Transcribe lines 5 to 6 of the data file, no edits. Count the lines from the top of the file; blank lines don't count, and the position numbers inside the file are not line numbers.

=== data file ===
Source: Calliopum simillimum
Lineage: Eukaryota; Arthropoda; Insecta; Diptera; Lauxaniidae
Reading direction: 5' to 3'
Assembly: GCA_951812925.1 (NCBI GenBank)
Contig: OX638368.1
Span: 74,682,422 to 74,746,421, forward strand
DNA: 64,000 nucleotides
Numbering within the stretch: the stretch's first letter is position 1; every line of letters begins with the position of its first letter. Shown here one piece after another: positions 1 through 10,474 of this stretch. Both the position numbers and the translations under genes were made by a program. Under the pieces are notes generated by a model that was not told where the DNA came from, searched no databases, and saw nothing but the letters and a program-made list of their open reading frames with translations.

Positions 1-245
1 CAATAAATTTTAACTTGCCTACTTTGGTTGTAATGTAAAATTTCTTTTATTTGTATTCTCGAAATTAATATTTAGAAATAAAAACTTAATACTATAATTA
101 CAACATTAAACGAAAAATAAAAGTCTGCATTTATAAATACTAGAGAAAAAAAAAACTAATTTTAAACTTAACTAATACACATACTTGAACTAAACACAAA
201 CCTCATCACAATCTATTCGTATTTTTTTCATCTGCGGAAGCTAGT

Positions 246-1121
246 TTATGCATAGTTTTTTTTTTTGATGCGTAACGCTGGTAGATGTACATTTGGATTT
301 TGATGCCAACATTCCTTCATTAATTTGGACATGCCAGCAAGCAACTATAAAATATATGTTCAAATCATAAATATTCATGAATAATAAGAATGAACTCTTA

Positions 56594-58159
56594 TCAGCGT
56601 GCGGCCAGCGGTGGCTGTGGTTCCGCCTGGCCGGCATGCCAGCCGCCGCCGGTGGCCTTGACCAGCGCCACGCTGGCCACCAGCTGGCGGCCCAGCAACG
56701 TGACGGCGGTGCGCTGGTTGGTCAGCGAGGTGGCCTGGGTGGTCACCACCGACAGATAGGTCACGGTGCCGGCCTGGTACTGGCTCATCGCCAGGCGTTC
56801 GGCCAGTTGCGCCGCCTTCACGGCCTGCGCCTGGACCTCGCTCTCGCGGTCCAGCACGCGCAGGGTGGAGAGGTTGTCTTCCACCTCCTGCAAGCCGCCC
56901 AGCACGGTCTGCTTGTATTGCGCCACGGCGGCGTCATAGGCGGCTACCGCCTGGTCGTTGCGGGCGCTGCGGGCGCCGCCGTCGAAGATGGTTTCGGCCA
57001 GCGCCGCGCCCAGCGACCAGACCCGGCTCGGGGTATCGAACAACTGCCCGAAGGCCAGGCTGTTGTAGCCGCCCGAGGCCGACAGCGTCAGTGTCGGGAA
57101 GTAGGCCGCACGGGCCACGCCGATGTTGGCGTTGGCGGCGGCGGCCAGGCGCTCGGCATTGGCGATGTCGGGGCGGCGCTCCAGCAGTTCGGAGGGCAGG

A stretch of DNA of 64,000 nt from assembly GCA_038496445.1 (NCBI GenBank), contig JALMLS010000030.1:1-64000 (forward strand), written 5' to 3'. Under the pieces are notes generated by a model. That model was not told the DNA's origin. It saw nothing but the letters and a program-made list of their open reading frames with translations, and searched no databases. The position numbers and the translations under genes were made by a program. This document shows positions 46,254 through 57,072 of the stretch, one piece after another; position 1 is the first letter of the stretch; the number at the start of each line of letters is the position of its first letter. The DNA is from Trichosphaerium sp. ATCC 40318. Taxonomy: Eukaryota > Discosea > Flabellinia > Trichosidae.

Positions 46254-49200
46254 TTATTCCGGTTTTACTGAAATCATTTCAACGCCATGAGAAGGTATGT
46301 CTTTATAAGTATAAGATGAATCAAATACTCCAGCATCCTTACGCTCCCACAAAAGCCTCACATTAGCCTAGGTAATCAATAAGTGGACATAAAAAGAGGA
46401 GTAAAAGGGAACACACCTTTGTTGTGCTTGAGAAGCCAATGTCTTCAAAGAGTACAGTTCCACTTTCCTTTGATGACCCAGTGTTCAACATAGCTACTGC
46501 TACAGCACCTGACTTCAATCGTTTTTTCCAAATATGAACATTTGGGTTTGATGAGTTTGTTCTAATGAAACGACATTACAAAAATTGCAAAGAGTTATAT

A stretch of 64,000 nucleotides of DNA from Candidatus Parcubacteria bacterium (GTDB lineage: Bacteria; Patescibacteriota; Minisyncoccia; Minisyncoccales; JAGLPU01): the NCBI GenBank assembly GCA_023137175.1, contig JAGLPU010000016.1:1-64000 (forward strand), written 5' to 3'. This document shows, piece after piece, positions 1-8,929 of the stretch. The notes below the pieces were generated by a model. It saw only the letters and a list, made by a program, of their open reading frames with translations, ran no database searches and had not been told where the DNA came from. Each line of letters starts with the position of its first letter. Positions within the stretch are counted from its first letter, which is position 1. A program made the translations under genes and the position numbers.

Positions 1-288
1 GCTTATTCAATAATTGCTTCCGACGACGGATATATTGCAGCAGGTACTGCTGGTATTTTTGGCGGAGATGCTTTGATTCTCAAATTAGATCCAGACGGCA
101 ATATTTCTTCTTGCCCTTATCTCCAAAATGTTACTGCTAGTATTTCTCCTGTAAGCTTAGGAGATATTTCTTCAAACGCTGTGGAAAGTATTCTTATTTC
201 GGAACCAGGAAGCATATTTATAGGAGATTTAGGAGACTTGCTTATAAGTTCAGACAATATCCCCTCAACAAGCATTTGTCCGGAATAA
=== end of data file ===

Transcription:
Contig: OX638368.1
Span: 74,682,422 to 74,746,421, forward strand